Amino acid-induced thermogenesis during anaesthesia

University dissertation from Stockholm : Karolinska Institutet, Department of Surgical Science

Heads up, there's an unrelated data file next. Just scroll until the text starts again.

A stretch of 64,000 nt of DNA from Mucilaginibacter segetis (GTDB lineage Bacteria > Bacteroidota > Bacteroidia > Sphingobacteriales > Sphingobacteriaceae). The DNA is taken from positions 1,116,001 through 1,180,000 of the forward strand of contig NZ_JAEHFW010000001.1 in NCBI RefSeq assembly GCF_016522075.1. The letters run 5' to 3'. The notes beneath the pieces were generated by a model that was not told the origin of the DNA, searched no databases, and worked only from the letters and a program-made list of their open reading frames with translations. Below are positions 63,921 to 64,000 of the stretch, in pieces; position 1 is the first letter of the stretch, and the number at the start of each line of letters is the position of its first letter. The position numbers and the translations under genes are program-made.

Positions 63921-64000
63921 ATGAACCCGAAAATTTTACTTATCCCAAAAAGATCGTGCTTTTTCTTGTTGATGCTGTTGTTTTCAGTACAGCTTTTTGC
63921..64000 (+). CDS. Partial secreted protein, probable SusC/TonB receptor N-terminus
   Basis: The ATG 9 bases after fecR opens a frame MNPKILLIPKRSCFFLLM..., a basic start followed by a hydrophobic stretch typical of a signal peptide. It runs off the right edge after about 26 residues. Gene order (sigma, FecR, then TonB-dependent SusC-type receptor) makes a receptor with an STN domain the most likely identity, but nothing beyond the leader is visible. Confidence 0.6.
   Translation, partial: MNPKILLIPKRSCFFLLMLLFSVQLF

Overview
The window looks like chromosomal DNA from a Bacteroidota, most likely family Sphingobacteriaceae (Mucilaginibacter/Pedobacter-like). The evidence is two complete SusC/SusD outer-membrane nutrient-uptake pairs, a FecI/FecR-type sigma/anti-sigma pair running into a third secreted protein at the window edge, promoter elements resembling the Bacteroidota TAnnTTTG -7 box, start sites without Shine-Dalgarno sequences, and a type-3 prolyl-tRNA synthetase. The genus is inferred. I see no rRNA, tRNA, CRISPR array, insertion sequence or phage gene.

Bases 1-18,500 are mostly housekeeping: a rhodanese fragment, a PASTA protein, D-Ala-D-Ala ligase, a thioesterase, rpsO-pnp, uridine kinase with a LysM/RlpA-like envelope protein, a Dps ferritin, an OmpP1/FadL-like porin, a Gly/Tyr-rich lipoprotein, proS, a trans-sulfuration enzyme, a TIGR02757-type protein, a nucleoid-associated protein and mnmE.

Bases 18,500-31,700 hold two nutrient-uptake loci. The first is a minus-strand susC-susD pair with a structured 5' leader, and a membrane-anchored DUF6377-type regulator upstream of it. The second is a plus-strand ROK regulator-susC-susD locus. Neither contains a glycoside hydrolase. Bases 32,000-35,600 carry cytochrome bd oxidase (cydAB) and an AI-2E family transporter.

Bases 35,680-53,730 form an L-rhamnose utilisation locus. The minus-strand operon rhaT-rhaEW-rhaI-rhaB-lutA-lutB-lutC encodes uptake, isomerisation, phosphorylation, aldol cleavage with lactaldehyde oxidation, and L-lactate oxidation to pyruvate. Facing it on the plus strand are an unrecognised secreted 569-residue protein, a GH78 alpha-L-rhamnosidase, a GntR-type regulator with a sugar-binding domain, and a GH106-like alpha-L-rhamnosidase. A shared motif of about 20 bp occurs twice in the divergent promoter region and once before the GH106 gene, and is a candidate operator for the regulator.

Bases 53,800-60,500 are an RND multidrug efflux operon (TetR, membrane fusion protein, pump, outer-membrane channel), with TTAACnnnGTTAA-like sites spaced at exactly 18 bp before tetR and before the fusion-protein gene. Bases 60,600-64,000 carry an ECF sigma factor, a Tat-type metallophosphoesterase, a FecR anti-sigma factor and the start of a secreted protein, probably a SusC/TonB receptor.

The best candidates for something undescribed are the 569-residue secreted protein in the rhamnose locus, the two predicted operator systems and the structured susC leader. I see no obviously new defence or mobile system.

Abstract: General anaesthesia causes hypothermia due to decreased metabolic rate and impaired thermoregulation. Adverse effects of hypothermia are coagulation disorders, wound infection, ischemic cardiac events and postoperative shivering. Many warming devices are in use to prevent heat loss, but little attention is paid to stimulate the body's own heat generation. All nutrients raise energy expenditure, and the highest diennic effect is ascribed to amino acids and proteins, 30-40 % in the awake state. In patients with complete cervical spinal cord injury and disrupted nervous connections between the brain and periphery, a normal thermogenesis was found in response to amino acids, indicating that central sympathetic nervous activation is not obligatory for amino acid-induced thermogenesis. It was suggested that nutrients stimulate heat production in peripheral tissues. The present studies were performed in order to determine if amino acids were able to exert diennogenic stimulation also during anaesthesia, which is known to silence central thermoregulation. The patients were studied before, during, and after abdominal surgery under isoflurane anaesthesia, and received either a mixture of 19 amino, acids, 240 kJ/h, or isovolunfic saline i.v. In two studies, awake healthy subjects participated, receiving equal amino acid infusions. The methods employed were: catheterization for measurements of mixed venous blood temperature, total and splanchnic blood flow, arterio-venous oxygen differences and oxygen uptake; indirect calorimetry for pulmonary oxygen uptake measurements in the awake state; rectal temperature measurements; analyses of plasma concentrations of catecholamines and amino acids; analyses of urinary nitrogen excretion. The measuring accuracy of the blood thermometry equipment was ±0.0010C. During anaesthesia and surgery, the decrease in core body temperature from baseline was significantly greater in control patients, 0.72±0.07 0C/h, than in amino acid treated patients, 0.31±0.05 0C/h (P<0.001). Anaesthesia during 34±4 min before surgery reduced pulmonary oxygen uptake by 145+9 ml/niin, or 47 W, in control patients and by 81±10 ml/min, or 26 W, in amino acid treated (P<001). The difference, 21 W, illustrates the thermogenic action of the amino acids, and may be compared with that of 4 W, observed in awake subjects after 30 min of identical amino acid infusion. Hence, thermic effect of amino acids is five-fold enhanced during general anaesthesia. At awakening, oxygen consumption increased to 55-70 % above baseline in amino acid treated patients. This restored core body temperatures to the pre-anaesthesia level without shivering. Whole body heat content during the entire period of anaesthesia decreased by 236±42 kJ in controls and by 67±20 kJ in amino acid patients (P<0.001), and thus approximately 70 % of the reduction in whole body heat content, caused by anaesthesia, was prevented by amino acid treatment. Postoperative hypothermia and shivering were counteracted irrespective of whether amino acids were given 1h prior to and during anaesthesia, or only during anaesdiesia. Amino acid infusion during 2 hrs prior to induction of anaesthesia raised body temperature by 0.3 0C/h, twice that observed in volunteers, who were not premedicated. This indicates an increased heat accumulation response to amino acids after premedication with lorazepam. The results altogether support the existence of an inhibitory action normally exerted by central thermosensors, in order to maintain oxidative metabolism within certain limits, to prevent hyperthermia. During anaesthesia, and possibly after lorazepam premedication, central thermosensors are silenced and hence, amino acid thermogenesis is exagerrated. Splanchnic oxygen uptake was unchanged in amino acid patients during anaesthesia and surgery and increased to 95±13 ml/min, or to 12±4 W above baseline at awakening. However, splanchnic tissues accounted for only 22-25 % of the enhanced thermogenesis in response to amino acids during anaesthesia, and at awakening. Thus, heat generation predominantly occurred in extra-splanchnic tissues, most probably in skeletal muscle. This may indicate an increased protein turnover, as both protein breakdown and synthesis are energy consuming processes, known to generate heat. However, oilier cellular mechanisms may also contribute to this non-shivering thermogenesis. Nitrogen excretion during 4 postoperative days, was unchanged from preoperative values in amino acid treated patients and decreased in control patients. Hence, the reduction in controls' nitrogen excretion most probably reflected a depressed metabolism, caused by anaesthetics, which was normalized in amino acid patients. It may be suggested that amino acid infusion provides substrates, otherwise mobilized from own tissues, needed for wound healing and immunological function. Multiple regression analysis showed that the most important variables predicting hospitalization were amino acid treatment (P<0.001), duration of surgery (P<0.001), and body temperature at awakening (P<0.01). As duration of surgery was similar in the two groups, and core body temperatures at awakening were due to amino acid infusions, these infusions were found to be the most important factor for the 2.7 days of shorter hospital stay as compared with in control patients.

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